from Follow the Money

Can the improvement in the US trade balance continue?

February 11, 2009

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Blog posts represent the views of CFR fellows and staff and not those of CFR, which takes no institutional positions.

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The US trade deficit -- which is a good proxy for the current account balance (the income surplus offsets a transfers deficit) -- is now around $40b a month. At its peak it was more like around $60b a month. That implies, if nothing changes, the 2009 current account deficit would be around $500b, down from a peak of $700b.

In fact, if nothing changes the trade balance balance might improve a bit more. The US imported an unusually large amount of oil in December, and that rise in volume obscured some of the benefits from the fall in the price. The US paid an average of around $95 a barrel for its imported oil in 2008, but only about $50 a barrel in December.

Remember this the next time someone argues that the US will be borrowing more from the rest of the world to finance its fiscal deficit: the total amount the US borrows from the world is defined by the current account deficit and the current account deficit clearly went down in the fourth quarter even as the US fiscal deficit (and the Treasury’s borrowing need) soared. That is because the rise in government borrowing offset a contraction in private investment and a rise in private savings.

Of course, it would be far better if the global economy adjusted through strong growth abroad not a collapse in private US demand growth. But, well, we are where we are. Y/y nominal non-oil imports were down about 10% in December. Nominal export growth was down a bit less, more like 8%.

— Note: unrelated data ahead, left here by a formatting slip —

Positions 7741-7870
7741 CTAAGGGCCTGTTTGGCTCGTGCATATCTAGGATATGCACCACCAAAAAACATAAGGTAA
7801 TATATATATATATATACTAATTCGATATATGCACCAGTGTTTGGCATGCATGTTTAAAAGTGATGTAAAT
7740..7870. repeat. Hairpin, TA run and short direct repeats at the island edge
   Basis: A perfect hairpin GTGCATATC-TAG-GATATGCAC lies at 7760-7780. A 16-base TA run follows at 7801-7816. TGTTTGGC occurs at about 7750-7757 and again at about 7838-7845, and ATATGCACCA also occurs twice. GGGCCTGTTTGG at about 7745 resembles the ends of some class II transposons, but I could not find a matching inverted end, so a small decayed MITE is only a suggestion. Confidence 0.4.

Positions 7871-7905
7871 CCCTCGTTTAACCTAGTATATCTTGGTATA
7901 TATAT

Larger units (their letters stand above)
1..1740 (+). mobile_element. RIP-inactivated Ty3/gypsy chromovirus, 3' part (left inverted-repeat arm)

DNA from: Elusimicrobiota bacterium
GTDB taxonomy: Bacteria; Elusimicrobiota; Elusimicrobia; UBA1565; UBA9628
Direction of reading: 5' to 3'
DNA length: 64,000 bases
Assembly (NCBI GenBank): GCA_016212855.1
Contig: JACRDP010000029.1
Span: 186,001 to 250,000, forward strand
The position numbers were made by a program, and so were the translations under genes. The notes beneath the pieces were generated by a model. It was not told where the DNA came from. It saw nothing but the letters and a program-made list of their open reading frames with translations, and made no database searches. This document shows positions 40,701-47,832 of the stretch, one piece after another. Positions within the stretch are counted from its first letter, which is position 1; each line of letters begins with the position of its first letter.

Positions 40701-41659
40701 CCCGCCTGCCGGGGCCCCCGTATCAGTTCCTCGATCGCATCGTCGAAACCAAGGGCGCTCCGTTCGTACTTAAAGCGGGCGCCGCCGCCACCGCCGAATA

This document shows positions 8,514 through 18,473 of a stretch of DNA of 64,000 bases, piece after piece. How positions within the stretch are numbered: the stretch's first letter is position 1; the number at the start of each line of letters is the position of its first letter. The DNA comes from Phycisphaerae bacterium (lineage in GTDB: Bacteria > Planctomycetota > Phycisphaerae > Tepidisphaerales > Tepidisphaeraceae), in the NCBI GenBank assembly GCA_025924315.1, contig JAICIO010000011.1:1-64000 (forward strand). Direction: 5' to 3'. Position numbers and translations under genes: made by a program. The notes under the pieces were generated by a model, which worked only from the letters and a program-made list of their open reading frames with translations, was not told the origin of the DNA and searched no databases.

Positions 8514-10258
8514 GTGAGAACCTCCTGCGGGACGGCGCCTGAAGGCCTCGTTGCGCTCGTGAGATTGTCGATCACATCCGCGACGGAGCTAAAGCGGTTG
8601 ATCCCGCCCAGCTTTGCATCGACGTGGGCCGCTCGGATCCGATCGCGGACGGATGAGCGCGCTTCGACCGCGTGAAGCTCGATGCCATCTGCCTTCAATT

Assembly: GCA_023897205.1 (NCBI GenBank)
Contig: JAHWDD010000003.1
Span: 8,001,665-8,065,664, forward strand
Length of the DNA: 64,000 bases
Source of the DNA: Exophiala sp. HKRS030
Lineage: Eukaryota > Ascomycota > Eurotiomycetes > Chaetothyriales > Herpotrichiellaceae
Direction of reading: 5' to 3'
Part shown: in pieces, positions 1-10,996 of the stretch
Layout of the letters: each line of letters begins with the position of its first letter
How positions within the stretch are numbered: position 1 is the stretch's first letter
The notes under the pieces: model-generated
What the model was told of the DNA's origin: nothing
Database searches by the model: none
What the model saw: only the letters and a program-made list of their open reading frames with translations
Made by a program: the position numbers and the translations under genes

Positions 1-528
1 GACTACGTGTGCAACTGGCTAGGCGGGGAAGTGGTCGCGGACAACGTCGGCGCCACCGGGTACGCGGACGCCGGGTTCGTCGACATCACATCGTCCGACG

Real goods exports and real goods imports are both falling. The improvement in the non-oil trade balance now reflects a faster fall in imports than exports.

US real import growth has been weak for a while now. Until a few quarters ago though real export growth was strong. Not any more.

Real exports could soon start to fall faster than real imports.

If the stabilization of US imports reflects the stabilization of the US economy then it would be good news. But a faster stabilization in the US than in the world -- together with a strong (ish) dollar would also push the non-oil deficit back up over the course of 2009. Forecasts that the US deficit will fall to 2.5% to 3% of GDP strike me as optimistic.

The net result: I expect a slowing global economy to take a toll on US exports and do not expect much additional improvement in the US current account balance. I’ll be watching closely to see if the markets are willing to finance a growing deficit .... and, for that matter, if China is willing to finance a growing US deficit and add to its already considerable exposure.

China’s January surplus ($39.1b) is roughly the same size as the United States’ December deficit ($39.9b). It is reasonable to think it will roughly match the United States January deficit as well.

The extreme symmetry captures something real. Deficits and surpluses are shrinking globally now that the price of oil is at levels that roughly cover the oil exporters imports.* Right now China’s (growing) surplus is clearly the main counterpart to the United States’ (shrinking) deficit.

* Actually is a bit lower than the price most oil exporters need, so some oil exporters will need to sell their existing assets to cover their import bills.

More on:

United States

Budget, Debt, and Deficits

Trade

Economic Crises

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